Rationale for General Education Courses in the Associate of Arts and Sciences

We Require Because We Expect Students To
ENG 111-ENG 112 (6 Credits) …develop exceptional writing skills, understand the importance and correct procedures for citing sources, develop a depth of writing ability, and be able to develop a persuasive argument in written form.
General Mathematics (6 credits) …demonstrate effective quantitative methodology skills, develop quantitative reasoning ability, and expand computational proficiency. General education mathematics courses also provide students with a foundation for understanding the mathematical aspects of scientific methodology.
General Science (8 credits) …understand scientific methodology and critical inquiry. Students must also learn to apply those concepts in the laboratory setting.
Social and Behavioral Sciences (6 credits) …develop an understanding of scientific methodology in social science disciplines and expand the understanding of the breadth and depth of personal, interpersonal, social, economic, and cultural behaviors.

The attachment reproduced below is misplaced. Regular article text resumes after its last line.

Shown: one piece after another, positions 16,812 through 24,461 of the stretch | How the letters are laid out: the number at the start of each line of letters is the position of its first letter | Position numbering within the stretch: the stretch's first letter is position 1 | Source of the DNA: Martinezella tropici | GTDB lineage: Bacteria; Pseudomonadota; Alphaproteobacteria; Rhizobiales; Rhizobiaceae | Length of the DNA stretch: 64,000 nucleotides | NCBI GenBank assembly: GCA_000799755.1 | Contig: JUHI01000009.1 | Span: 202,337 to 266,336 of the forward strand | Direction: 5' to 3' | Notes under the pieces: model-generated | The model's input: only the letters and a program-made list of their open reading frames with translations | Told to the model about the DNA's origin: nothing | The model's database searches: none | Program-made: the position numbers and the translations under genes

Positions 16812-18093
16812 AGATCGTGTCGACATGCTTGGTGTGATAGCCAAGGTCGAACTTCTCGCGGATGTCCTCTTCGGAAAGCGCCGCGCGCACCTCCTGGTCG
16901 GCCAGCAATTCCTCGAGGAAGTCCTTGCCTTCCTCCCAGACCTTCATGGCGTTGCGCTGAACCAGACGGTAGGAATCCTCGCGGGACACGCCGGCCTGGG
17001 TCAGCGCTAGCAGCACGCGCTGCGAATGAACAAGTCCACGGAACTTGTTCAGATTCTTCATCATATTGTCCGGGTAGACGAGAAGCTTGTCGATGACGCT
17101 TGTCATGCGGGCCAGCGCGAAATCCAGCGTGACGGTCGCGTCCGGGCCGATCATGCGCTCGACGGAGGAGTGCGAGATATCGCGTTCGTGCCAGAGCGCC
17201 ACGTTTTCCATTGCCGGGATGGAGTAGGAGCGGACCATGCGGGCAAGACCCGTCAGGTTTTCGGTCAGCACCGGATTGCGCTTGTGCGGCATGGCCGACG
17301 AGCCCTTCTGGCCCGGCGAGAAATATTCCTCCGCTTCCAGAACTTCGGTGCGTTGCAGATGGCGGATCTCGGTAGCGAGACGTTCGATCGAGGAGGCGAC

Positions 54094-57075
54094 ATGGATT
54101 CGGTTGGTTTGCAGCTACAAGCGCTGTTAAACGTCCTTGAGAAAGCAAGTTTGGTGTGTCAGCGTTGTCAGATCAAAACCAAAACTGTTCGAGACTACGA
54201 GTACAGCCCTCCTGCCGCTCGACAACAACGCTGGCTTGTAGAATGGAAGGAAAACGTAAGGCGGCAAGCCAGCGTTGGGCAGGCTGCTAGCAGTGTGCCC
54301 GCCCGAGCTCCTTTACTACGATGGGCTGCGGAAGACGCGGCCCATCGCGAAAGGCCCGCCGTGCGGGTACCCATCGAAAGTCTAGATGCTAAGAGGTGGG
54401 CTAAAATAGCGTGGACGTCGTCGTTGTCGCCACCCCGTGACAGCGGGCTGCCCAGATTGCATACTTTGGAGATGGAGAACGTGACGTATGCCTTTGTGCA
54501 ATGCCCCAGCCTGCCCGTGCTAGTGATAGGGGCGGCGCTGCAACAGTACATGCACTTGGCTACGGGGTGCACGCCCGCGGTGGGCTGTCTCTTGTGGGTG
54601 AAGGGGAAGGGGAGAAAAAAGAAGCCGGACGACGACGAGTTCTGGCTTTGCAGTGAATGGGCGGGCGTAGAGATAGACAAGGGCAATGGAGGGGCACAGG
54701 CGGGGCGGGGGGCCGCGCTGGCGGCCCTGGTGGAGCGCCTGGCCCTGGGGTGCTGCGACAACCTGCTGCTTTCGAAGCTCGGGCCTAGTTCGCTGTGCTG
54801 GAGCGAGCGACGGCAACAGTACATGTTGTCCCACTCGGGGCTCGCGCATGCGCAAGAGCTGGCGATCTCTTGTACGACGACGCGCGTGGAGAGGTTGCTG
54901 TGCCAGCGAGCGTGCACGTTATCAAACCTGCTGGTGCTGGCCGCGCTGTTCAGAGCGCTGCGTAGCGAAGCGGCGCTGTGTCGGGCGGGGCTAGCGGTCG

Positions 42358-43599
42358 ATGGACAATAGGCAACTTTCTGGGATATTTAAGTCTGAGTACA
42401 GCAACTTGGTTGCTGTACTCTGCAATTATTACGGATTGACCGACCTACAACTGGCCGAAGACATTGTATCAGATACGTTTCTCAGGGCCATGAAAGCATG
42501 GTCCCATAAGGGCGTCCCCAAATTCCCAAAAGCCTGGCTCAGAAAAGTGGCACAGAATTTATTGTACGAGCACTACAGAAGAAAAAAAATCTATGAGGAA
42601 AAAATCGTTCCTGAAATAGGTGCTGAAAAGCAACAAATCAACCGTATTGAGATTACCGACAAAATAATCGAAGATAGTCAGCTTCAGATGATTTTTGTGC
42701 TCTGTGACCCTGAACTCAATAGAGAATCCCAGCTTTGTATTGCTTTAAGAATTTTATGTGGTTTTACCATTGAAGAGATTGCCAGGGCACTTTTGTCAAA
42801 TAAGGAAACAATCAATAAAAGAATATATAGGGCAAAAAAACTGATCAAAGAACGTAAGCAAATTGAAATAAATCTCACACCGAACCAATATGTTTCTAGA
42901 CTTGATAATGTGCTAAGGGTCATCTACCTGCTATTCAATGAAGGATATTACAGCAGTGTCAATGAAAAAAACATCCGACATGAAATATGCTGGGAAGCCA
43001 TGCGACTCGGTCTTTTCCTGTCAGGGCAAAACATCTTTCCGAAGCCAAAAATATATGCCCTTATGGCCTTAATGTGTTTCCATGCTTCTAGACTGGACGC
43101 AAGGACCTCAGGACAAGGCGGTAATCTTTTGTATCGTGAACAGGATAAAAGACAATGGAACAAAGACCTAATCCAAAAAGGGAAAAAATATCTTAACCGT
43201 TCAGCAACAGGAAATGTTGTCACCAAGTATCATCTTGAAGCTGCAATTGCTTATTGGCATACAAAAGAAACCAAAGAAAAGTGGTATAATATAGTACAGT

History (6 credits) …to understand the connections between and progress of human thought, culture, and historical events spanning generations, and to establish a methodology for critical inquiry.
Literature/Humanities/Fine Arts (6 credits - at least 3 credits must be literature) …to increase understanding and mastery of historical and modern human thought and reasoning.

In addition to the General Education requirements above, the following are also required for this degree

We Require Because We Expect Students To
CST 110 or CST 100 (3 Credits) …develop exceptional oral communication skills, increase knowledge of verbal and non-verbal language, become effective communicators in interpersonal situations for both small group and dyadic communication, orally articulate arguments for persuasive speaking and ideas for informative occasions.
Student Development- SDV (1 credit) …understand concepts of personal development and wellness.
ITE 119 or CSC 200 or ITE 120 (3 Credits) …understand the fundamental concepts and methodologies associated with information literacy, especially those necessary for the ethical and safe use of modern technology.

Course content represents a broad body of general knowledge about one or more of the major social, cultural, historical, or scientific forces that have shaped human identity and the world. Content is not focused upon a particular occupation or on professional skills. While most courses transfer readily to senior institutions, it is the student’s responsibility to determine if particular courses transfer to a given school.